STERLING, Ill. — Editor's note: The above video aired on May 27.
The Whiteside County Health Department said it has found evidence of the West Nile Virus in the area. According to health officials, mosquito samples collected on Aug. 1 near the northwest edge of Sterling tested positive for the virus.
The positive tests place a possible West Nile infection area in a roughly 1/4 mile radius around where the virus was found, matching the Culex mosquito's 1/4 mile flight range.
Infected mosquitoes buzzing around the Sterling area pose a higher risk of exposure and danger to local residents.
On Monday, Aug. 8, the Mercer County Health Department reported it had discovered West Nile in its mosquito population.
The U.S. is currently in the middle of peak West Nile Virus season, as the threat of exposure via mosquito can last until the first frost of the year.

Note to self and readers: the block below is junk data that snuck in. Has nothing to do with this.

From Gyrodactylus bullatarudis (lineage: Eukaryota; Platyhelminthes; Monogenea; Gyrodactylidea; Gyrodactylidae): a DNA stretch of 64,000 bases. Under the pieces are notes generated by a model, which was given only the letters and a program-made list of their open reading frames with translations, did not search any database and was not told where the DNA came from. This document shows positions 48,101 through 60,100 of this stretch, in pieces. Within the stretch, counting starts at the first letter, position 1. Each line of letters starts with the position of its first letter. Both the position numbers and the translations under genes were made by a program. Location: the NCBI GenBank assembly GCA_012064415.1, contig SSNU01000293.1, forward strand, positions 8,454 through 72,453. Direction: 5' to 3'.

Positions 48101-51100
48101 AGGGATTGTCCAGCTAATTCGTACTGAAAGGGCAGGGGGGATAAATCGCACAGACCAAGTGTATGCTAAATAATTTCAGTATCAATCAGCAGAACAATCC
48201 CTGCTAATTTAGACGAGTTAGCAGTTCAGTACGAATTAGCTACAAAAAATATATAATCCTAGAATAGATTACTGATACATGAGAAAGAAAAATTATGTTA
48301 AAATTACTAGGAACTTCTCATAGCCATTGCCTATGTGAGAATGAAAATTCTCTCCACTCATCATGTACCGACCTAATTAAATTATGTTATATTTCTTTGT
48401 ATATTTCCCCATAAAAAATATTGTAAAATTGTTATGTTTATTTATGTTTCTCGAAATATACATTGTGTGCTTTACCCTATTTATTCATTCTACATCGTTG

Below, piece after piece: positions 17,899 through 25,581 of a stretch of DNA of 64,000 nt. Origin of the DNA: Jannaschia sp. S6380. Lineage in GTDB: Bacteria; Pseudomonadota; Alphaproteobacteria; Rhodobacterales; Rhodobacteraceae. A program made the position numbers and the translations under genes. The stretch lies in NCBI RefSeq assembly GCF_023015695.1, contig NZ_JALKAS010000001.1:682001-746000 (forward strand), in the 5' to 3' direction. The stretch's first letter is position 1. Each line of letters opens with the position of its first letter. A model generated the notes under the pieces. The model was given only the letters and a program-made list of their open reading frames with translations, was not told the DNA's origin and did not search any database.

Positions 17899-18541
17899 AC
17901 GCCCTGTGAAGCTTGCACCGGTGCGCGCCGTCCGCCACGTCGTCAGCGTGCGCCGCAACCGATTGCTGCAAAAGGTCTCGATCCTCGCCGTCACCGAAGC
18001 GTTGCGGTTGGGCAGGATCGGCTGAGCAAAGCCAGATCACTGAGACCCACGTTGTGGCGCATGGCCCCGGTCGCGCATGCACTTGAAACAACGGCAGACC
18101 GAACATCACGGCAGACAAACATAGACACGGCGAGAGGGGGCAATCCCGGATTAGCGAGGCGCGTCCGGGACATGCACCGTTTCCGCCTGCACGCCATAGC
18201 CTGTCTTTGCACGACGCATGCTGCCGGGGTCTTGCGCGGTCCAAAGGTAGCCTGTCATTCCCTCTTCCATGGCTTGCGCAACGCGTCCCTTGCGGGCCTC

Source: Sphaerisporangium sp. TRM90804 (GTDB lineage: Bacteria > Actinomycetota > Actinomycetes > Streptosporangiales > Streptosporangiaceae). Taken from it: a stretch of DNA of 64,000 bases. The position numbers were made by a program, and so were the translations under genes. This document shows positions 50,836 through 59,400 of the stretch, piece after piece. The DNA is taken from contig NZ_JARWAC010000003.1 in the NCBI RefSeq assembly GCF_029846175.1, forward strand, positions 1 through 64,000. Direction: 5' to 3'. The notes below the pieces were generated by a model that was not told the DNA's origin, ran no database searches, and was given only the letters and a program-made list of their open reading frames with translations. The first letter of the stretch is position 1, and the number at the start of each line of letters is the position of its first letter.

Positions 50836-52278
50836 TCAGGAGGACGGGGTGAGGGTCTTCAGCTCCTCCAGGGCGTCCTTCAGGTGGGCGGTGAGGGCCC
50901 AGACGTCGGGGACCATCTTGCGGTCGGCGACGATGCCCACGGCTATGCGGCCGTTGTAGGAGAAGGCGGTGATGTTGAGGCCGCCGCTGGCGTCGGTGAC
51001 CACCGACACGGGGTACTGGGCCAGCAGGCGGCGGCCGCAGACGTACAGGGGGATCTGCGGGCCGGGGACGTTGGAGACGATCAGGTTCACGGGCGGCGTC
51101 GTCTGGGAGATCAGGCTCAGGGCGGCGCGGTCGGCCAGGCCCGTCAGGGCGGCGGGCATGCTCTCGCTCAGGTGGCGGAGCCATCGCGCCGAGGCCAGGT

The virus is transmitted through the bites of mosquitoes, who pick up the virus after feeding on infected birds.
The health department wants to remind the public of the strategies that can use to help avoid exposure to West Nile, known as the three Rs:
- Avoid being outdoors when mosquitoes are most active, especially between dusk and dawn.
- Make sure doors and windows have tight-fitting screens and repair or replace any with tears or openings.
- Try to keep doors and windows shut, especially at night.
- Eliminate all sources of standing water where mosquitoes can breed, including flowerpots, wading pools, old tires, clogged rain gutters, old boats and any other receptacles. Change the water in bird baths weekly.
- Wear shoes and socks, long pants and long-sleeved shirts when outdoors.
- Apply insect repellent that contains DEET, picaridin, oil of lemon eucalyptus or IR 3535 according to label instructions when outdoors. Consult a physician before using repellents on infants.
- Report dead birds to your local health department.
- If your community has an organized mosquito control program, contact your municipal government about areas of stagnant water in roadside ditches, flooded yards and similar locations that may produce mosquitoes.